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Does Ant Spray Work?

Does Ant Spray Work?

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An insecticide ant spray is a common choice for controlling ants, but you may have used them in the past and found they don’t work well. The fact is that ant sprays work very well but only if used properly and in conjunction with other ant control methods. Liquid ant sprays have a very specific purpose in killing ants, but they cannot reach and destroy the ants that remain in the nest. It’s essential to kill all of the ants, especially the egg-laying queen, or your ant problem will return again and again.

Using an ant spray inside your home will kill the scout ants that it touches and may provide some residual protection, but it can never destroy the multitude of ants that never enter your home. Ant spray should be used along with indoor and outdoor ant baits, as well as granules or another outdoor treatment that targets the nest itself. The combination of these three ant killers is almost always effective at totally eradicating an ant infestation.

Ant Spray

Ant sprays are most effective when used outside, around the exterior of the home. Most exterior sprays will continue to kill ants residually for a period of time, but they will still need to be reapplied periodically. The product label should give instructions on how often to apply the spray.

The best ant sprays will kill ants and repel them too. They contain scents, tastes, or other substances that are very unpleasant for ants. When the scout ants encounter the spray, they will be more likely to turn back and search elsewhere for their food.

The spray will need to be applied to the ground in a one foot strip around the entire exterior of the home. It should also be sprayed on the foundation itself, at least 18 inches up from the ground. Windows and doors should be treated as well, with a one foot wide spray around the frame. Any other entrances to the home, such as air conditioner or heat pump ducts, should be sprayed. It’s important to avoid spraying the air intakes of these devices, however, to prevent drawing the insecticide into the air of your home.

An ant spray must be applied diligently to every area that ants may enter. Leaving gaps or missing some entrances will likely make the spraying effort a failure.

Ant Bait

Ant baits are the best way to tackle the ants that come into your home. Baits combine an effective insecticidal ant killer with an attractive sweet food source. Scout ants will find the bait, eat it, and then take some back into the nest to feed to other ants and the queen. The bait contains poison at a level that will not kill the ants immediately but will give them plenty of time to share the bait with the rest of the colony. After a short time, each ant that has eaten the bait will die.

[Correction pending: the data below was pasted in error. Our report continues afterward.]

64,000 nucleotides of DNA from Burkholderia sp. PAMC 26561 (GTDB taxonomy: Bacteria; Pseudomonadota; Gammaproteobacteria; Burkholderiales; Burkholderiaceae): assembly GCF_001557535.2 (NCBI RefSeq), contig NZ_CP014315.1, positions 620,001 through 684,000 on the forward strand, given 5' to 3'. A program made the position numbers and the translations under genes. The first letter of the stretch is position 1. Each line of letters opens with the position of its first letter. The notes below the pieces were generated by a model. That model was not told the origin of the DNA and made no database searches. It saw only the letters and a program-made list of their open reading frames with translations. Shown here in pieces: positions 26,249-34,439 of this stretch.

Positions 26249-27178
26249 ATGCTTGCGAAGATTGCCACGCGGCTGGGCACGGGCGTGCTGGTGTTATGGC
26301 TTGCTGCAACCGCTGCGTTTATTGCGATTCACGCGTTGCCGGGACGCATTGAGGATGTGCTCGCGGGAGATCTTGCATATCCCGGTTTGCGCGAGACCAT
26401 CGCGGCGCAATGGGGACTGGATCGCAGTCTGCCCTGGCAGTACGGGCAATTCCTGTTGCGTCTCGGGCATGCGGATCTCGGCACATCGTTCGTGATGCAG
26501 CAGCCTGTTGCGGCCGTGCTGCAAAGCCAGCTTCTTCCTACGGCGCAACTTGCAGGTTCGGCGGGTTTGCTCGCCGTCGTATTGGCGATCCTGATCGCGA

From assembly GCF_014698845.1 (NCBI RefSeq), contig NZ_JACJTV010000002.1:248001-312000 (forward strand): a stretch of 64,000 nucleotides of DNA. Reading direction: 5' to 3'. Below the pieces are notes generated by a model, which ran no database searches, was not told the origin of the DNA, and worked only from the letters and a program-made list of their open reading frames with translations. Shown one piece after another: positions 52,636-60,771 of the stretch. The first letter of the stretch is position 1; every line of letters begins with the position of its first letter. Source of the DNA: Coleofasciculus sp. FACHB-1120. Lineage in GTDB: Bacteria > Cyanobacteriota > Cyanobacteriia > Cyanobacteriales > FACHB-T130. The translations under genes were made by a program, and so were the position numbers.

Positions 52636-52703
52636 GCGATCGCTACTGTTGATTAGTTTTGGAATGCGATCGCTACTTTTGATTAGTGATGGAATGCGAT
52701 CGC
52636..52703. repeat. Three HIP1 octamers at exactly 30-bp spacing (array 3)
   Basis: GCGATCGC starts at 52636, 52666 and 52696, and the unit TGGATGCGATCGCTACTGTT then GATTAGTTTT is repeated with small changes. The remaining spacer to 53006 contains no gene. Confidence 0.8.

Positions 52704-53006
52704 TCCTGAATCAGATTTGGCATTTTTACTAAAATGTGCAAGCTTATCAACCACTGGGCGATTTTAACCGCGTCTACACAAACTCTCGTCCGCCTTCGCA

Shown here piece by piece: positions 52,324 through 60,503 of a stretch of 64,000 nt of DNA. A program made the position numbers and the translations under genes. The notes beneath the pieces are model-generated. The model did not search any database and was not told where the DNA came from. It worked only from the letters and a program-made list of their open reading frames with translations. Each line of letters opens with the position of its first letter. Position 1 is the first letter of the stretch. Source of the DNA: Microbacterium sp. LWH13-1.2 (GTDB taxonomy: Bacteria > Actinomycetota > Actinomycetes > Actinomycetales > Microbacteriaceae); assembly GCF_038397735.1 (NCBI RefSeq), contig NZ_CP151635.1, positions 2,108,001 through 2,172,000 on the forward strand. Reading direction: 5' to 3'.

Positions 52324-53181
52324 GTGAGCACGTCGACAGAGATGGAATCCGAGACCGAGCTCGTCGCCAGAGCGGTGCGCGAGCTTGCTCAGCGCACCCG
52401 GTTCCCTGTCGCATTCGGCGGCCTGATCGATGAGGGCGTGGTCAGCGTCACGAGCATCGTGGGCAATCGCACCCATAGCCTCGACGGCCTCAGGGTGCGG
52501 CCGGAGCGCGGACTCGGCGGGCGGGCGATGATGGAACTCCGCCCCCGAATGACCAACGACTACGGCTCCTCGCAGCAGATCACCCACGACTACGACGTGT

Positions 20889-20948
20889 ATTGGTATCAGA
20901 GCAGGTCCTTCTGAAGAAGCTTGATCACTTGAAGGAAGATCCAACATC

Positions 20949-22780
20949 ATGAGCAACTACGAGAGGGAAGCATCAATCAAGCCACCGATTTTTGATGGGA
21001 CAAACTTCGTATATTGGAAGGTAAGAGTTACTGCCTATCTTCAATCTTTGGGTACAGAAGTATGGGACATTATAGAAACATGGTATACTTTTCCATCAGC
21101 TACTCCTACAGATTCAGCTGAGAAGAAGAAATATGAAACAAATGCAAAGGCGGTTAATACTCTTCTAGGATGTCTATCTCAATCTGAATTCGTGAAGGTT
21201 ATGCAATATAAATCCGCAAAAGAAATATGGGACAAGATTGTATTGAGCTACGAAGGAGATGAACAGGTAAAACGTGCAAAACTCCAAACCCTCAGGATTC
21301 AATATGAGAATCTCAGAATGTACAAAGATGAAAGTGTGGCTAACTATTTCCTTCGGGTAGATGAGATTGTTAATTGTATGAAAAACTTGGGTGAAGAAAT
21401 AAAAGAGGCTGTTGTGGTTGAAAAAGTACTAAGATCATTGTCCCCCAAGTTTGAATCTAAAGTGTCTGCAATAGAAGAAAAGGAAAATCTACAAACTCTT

Ant baits will need to be replaced with new ones about every two weeks to keep a continual supply available until the colony is destroyed.

Destroying Ant Nests

Though ants sometimes set up small colonies inside a structure, their “home base” will always be in an underground nest. This is where the queen lives, and the lives of all the other ants depend upon her. The queen provides a sort of “controlling mind” for the rest of the ant colony. By releasing pheromones, she communicates instructions with the workers, nurses, and scout ants. Without the queen, the ant colony cannot survive. This is why it is so essential to attack and destroy the nest directly.

Ant nests are usually visible as mounds of grainy-looking dirt with a hole in the top to allow the ants to exit and enter the nest. They may be located in a yard, along walkways, or under the home if you have a dirt crawlspace. Nests in the yard may be concealed by grass and will require a little searching to locate. Finding ant nests under a home will require a bright flashlight, and someone may need to crawl under the home to inspect the area more closely.

Some insecticides are formulated especially for use in treating ant nests. It’s possible to use a granule or bait approach, though granules will usually destroy the nest more quickly. Baits, on the other hand, pose little to no danger to pets, children, or wildlife that may come near them. If a pet, for example, were to eat insecticidal granules, he could be made severely ill.

Both ant baits and granules attract ants, who eat the poison and share it with others in the colony. Most brands of granules will withstand rainfall and can last for up to three months before needing to be reapplied. Baits often use liquid as a way to draw ants who are searching for water to drink. When the weather is especially rainy, the ants may stop visiting these baits. Baits need to be replaced or refilled about every two weeks to be effective in hot weather.

All types of ant spray, bait, and granules should be used according to the label directions. For safest application, it’s important to read all cautionary statements and to take any recommended precautions.

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